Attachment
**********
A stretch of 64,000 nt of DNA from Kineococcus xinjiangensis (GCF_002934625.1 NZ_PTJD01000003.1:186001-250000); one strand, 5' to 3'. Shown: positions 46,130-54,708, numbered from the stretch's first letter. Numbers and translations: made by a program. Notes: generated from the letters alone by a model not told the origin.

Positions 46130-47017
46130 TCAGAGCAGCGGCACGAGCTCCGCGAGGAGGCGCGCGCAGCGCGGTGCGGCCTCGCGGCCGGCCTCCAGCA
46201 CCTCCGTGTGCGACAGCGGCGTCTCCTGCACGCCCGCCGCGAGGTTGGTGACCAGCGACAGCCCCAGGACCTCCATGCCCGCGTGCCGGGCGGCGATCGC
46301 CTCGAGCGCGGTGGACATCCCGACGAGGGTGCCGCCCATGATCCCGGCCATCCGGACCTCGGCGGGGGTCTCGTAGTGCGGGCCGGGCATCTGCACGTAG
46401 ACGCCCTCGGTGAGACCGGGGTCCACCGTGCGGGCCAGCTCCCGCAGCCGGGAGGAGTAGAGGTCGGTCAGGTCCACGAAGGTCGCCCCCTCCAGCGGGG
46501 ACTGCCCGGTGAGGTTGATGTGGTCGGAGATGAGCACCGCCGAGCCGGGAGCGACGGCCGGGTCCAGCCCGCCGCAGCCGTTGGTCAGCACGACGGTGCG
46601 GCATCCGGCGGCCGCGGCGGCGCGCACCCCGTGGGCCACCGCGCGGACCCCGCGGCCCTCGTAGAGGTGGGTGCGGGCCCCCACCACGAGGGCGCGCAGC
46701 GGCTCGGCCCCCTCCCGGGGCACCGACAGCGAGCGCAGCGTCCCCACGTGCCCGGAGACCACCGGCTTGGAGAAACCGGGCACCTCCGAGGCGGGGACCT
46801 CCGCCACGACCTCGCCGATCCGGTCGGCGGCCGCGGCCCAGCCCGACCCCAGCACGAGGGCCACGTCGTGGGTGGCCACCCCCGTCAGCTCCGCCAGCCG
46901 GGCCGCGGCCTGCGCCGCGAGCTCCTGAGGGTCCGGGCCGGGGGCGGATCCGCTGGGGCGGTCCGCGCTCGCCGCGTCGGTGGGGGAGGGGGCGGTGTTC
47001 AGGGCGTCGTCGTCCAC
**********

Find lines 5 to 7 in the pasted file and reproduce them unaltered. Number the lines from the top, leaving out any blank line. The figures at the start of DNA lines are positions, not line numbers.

46301 CTCGAGCGCGGTGGACATCCCGACGAGGGTGCCGCCCATGATCCCGGCCATCCGGACCTCGGCGGGGGTCTCGTAGTGCGGGCCGGGCATCTGCACGTAG
46401 ACGCCCTCGGTGAGACCGGGGTCCACCGTGCGGGCCAGCTCCCGCAGCCGGGAGGAGTAGAGGTCGGTCAGGTCCACGAAGGTCGCCCCCTCCAGCGGGG
46501 ACTGCCCGGTGAGGTTGATGTGGTCGGAGATGAGCACCGCCGAGCCGGGAGCGACGGCCGGGTCCAGCCCGCCGCAGCCGTTGGTCAGCACGACGGTGCG